As the Petronellis worked with fighters in that gym they noticed Marvin, then 15, hanging around, watching. Finally, Goody approached him. "Hey, kid, you want to learn how to fight?" he asked. "Sure, yeah man," Hagler said.
Their relationship—with Goody as trainer, Pat as manager—has endured to this day. It took time to mature, though. "He had a thing about Whitey," Goody says.
What he also had, and Goody saw it right off, was a passion for boxing, a sense of purpose. "I like to box," Hagler says. "I fell in love with all the fancy moves. And I liked the gloves—the smell of them, the look, the feel, just putting them on, trying to hit someone with them, trying to get out of the way from getting hit, the different colors. The black ones, the red ones. Emile Griffith came out with a nice pair of blue ones. I never seen blue ones before. Then I saw a pair of green ones; I liked those. But I fell in love with the red ones. Red's my favorite color. That's the blood color."
Hagler came to the gym every day. "Diligently," Goody says. "He had that desire. He'd get a little swollen lip or a black eye and he'd come back the next day. Those are the kids you look for. But you don't promise 'em nothin'."
From the start Hagler seemed to learn more quickly than the others. One day Goody mentioned that to him.
"I'm doin' my homework," the boy said. "I go home and practice those punches in the mirror." Just as he had practiced in Newark, shadow boxing as Floyd Patterson, busting holes in doors on a dare. I always wanted to be somebody.
Hagler was an exceptional amateur. He told a stretcher about his age, adding two years so he could start fighting sooner. It wasn't until last spring—when everyone thought he was 30 years old—that the truth came out. When he legally changed his name from Marvin Nathaniel Hagler to Marvelous Marvin Hagler, the date of his birth was certified in court. "I'd appreciate it if you'd write that I am 30," he told a reporter then, seeming a little embarrassed, but by that time the truth was in all the papers.
The Marvelous was bestowed upon him by a Lowell, Mass. journalist after Hagler had fought there as an amateur. He was called a Muhammad Ali look-alike because, in those days, he was a showboat—shuffling, preening, dancing. "Everybody went through that stage," he says. "I went through it to find my own identity. I found that learning how to box was a very serious business, especially when you're trying to make it to the top. I enjoy it like a boy, play it like a man. When I'm not training for a fight, I clown in the gym with the guys. But when I come in that ring, it's for real. There is no clowning around."
Hagler was a natural southpaw who could sting. "He developed a good straight left hand," Goody says. Hagler won 50 of 52 amateur fights, including one in 1973 when, at 158 pounds, he pummeled Terry Dobbs in the National AAU finals to win the 165-pound championship. "He looked like old Henry Armstrong," Goody says. "He had everything that night: heart, desire. Dobbs was a big, tall guy and Marvin stood on him until he dropped. He really showed me something."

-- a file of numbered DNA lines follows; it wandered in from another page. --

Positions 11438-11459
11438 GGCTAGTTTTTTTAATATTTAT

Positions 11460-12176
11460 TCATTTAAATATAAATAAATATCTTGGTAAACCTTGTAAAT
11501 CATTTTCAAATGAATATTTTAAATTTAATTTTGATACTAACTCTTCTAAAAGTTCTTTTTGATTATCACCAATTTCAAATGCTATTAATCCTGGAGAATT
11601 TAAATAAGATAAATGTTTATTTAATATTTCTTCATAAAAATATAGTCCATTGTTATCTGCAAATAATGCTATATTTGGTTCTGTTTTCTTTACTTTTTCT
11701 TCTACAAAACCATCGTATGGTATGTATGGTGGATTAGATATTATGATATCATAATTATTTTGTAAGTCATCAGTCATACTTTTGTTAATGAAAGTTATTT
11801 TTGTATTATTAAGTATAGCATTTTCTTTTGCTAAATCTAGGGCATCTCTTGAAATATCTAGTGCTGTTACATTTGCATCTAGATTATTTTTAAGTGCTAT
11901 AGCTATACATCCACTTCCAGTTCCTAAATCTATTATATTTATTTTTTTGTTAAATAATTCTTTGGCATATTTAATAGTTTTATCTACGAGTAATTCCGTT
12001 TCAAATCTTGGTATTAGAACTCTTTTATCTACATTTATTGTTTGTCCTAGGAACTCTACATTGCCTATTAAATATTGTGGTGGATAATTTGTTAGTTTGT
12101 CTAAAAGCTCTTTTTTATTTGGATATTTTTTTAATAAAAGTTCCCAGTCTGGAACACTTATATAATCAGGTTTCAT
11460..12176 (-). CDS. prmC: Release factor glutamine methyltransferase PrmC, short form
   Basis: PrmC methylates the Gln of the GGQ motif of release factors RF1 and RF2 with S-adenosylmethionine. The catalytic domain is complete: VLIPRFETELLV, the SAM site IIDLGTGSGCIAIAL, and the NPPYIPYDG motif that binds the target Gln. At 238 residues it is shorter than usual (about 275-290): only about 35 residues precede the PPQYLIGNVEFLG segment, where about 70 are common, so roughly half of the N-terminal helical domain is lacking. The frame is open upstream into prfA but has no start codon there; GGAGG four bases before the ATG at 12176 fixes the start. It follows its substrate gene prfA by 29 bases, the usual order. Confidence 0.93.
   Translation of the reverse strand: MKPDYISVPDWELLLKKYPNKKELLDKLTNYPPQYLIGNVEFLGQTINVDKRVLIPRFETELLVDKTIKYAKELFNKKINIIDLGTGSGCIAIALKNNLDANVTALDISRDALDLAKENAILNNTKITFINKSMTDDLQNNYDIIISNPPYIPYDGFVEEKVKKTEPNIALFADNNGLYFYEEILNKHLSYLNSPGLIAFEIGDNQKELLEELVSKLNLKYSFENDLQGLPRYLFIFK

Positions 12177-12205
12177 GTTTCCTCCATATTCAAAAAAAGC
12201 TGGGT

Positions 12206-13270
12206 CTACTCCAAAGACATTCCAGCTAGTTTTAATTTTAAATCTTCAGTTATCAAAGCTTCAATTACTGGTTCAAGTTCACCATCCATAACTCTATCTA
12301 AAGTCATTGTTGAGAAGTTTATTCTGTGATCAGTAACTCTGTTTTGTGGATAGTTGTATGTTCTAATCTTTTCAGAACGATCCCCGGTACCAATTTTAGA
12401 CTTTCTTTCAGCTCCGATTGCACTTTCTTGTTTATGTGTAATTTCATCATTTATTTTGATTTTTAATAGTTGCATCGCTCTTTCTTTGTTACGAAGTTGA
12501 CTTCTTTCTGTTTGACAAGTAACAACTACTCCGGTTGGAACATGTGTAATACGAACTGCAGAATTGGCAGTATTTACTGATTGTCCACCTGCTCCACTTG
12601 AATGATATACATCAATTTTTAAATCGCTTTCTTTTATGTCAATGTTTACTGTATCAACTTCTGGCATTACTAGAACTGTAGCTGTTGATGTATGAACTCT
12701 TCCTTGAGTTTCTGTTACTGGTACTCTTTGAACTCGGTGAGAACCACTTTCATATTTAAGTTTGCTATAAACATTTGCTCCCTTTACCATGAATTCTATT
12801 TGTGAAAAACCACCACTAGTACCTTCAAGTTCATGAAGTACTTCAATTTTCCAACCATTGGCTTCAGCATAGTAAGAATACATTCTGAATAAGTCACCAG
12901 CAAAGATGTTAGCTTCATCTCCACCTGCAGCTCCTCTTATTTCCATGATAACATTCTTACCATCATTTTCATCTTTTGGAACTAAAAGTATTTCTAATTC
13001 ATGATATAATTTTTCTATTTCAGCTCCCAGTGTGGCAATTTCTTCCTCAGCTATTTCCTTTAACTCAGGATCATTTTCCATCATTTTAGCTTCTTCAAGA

It was, in retrospect, a memorable night in Boston, a peek backstage at the actors before the curtain went up. Aaron Pryor, the future junior welterweight champion of the world, won that night. Leon Spinks, the future and now former heavyweight champ, was knocked out in the first round. Howard Davis, currently a lightweight contender, won a decision. And Randy Shields whipped a nifty little comer out of Palmer Park, Md. named Sugar Ray Leonard, who is, of course, now the undisputed welterweight champ.
As everyone knows, Spinks, Davis and Leonard went on to win gold medals at the 1976 Olympics, and their path to professional success was oiled by the celebrity the Olympics conferred upon them. But Hagler knows there was no way to predict that celebrity. Hagler says he has no regrets about turning pro in 1973. "You can't take a trophy and turn it in for a bagful of groceries," he says. "I think I made a good decision. I still got in four years of boxing."
Four long, lean years they were. In fact, by the time Leonard had fought his way to Montreal and won the gold medal—"The quest is over," he said at the time, "the dream is fulfilled"—Marvin Hagler's quest had just begun.
When Hagler turned pro, the late Boston promoter Sam Silverman, who would promote many of Hagler's bouts, had urged Goody to make him a righty so he could push him faster and farther. Petronelli did so, and on May 18, 1973 in Brockton, Hagler knocked out Terry Ryan in two for his first pro action. Then the promoter had a change of heart.
"Turn him back lefthanded," Silverman told Goody. "He's more dynamic that way."
Goody moaned, "Sam, make up your mind." Silverman might have, but Hagler didn't. He switches back and forth as opportunity beckons. He won his second fight, a six-round decision over Sonny Williams, and knocked out Muhammad Smith in two rounds for his third win.